IN A HELICOPTER ABOVE MANAMA, BAHRAIN – A Black Hawk helicopter takes off from Endurance Village outside of Manama with seven paratroopers and three reporters on board. The parachuters are members of the Bahrain Defence Force, and they’re demonstrating both the country’s military strength and a new parachute pack.
The men who jumped at the Bahrain International Defence Exhibition and Conference on Wednesday were trained by Andrew Goodall, a former British Army Parachute Regiment member who is now the chief parachute instructor for the Bahrain Royal Guard special forces.
Goodall, who has been training the forces for five years, said he focuses on safety with the Bahraini forces, many who had no parachuting experience before joining the training program.
“I’ve trained them from zero to military free-fallers … They might have a little bit of exposure to helicopters but they’ve certainly not jumped before,” Goodall told The Defense Post. “I rigidly stick to the USPA and the British Parachute Association safety standards … they are fully aware. If they see anything wrong, they’ll fix it, because they know how dangerous this is.”
The drop from 10,000 feet to 5,000 feet lasts roughly 40 seconds, and after the first thousand feet (about 10 seconds), a skydiver hits terminal velocity, meaning they’re traveling about 120 miles per hour.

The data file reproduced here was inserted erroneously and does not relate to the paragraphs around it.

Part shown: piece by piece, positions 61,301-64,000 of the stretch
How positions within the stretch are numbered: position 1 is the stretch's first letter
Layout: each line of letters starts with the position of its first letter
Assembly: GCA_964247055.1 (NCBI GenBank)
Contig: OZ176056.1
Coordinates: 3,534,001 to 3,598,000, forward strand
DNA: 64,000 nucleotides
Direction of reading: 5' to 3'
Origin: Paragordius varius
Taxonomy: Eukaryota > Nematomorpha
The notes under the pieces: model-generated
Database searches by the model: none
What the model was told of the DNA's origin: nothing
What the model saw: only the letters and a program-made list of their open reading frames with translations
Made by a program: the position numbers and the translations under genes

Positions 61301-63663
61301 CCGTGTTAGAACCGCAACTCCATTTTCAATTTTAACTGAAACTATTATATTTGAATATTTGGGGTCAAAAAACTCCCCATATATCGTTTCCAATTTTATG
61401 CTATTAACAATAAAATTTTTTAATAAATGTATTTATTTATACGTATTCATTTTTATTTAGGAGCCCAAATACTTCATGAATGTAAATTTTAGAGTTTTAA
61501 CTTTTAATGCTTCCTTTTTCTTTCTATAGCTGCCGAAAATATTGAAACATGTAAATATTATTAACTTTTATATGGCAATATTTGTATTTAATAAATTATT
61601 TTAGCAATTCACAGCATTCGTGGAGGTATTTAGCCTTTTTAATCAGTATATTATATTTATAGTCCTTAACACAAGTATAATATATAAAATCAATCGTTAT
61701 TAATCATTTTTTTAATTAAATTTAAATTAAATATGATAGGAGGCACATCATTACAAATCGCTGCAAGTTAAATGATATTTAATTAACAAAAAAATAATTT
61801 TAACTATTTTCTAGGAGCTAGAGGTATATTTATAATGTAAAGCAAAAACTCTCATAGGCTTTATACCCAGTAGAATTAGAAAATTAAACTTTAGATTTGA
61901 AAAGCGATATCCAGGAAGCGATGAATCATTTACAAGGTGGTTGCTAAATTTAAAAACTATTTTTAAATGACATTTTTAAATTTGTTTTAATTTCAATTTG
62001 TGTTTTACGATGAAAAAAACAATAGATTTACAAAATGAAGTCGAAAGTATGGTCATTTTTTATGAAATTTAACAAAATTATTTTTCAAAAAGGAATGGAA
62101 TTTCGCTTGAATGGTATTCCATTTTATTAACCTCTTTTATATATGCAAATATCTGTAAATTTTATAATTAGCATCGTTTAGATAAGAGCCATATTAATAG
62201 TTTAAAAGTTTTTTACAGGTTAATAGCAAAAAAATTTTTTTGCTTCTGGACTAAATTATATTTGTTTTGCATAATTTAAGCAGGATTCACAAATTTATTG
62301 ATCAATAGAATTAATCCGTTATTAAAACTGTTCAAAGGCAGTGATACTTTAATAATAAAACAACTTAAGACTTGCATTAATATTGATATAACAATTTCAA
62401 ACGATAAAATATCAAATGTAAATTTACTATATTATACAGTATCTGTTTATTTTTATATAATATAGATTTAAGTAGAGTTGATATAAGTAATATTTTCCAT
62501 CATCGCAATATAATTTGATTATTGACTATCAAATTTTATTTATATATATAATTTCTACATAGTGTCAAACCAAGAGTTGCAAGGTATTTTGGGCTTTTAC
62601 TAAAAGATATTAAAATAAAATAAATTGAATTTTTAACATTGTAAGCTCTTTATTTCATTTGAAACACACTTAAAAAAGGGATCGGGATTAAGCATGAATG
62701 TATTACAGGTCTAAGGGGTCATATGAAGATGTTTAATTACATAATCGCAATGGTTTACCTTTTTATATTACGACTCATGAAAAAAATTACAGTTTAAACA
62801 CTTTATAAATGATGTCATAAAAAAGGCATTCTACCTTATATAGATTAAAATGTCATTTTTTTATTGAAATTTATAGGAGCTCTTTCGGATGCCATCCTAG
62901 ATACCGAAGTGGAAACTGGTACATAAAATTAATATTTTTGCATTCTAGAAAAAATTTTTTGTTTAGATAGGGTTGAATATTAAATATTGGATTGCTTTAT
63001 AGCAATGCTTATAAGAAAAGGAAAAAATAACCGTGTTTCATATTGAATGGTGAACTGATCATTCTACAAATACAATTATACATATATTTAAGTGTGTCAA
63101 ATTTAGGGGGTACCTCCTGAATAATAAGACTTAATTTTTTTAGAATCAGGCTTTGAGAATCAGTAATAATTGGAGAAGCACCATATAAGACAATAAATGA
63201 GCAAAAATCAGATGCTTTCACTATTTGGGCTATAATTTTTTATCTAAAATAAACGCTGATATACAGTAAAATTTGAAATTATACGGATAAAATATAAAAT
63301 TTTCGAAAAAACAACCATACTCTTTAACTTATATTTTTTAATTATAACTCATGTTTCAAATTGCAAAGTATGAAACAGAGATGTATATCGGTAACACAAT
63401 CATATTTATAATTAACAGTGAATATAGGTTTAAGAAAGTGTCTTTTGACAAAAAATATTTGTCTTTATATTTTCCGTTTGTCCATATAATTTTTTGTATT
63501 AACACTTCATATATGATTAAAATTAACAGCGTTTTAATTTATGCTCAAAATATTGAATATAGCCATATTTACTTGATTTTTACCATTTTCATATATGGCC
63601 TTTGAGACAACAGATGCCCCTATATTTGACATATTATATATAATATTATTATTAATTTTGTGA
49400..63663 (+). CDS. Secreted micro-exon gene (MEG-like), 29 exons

Goodall’s strict safety training is clear in the attitude of the parachuters in the Black Hawk. When the chopper reaches altitude, the soldiers check each other’s packs and pull back the door. The wind rushes in, and with a smile and a thumbs-up, they’re off.
The parachuters are testing Airborne Systems’ Hi-5 parachute. The company, which is sponsoring the event, says the pack will outperform others during HALO missions. Featuring a 5:1 glide ratio and a completely silent canopy, the parachute gives troops the ability to drop altitude faster and glide from a longer distance.
During the demonstration, one of Airborne Systems’ representatives told a special forces officer to land as close to reporters’ cameras as possible; the man touched down less than a foot in front of a Sky News cameraman and his parachute lines became entangled with several news cameras.
Goodall is training the parachute forces to not only be elite parachuters but also as future instructors. They need around 200 jumps before taking two courses in order to teach future paratroopers.
“Physically you’ve got to do the theoretical training on the ground so you understand what’s going on. That’s roughy 12 lessons. So it takes about 6 hours of ground school to teach someone to jump and then we go through a process of jumping out with them,” he said.
Around 30 students are currently in the training program, which runs annually. Goodall trains them to a mix of USPA and British Parachute Association safety standards.
The Royal Guard Special Forces was created in 2007 as part of Bahrain’s push to modernize and expand the Defence Force. Goodall said he couldn’t disclose where the paratroopers would be deployed, but the unit was awarded in July for their actions in Yemen. They have also rescued refugees as part of the European Union’s Operation Sophia in the Mediterranean Sea.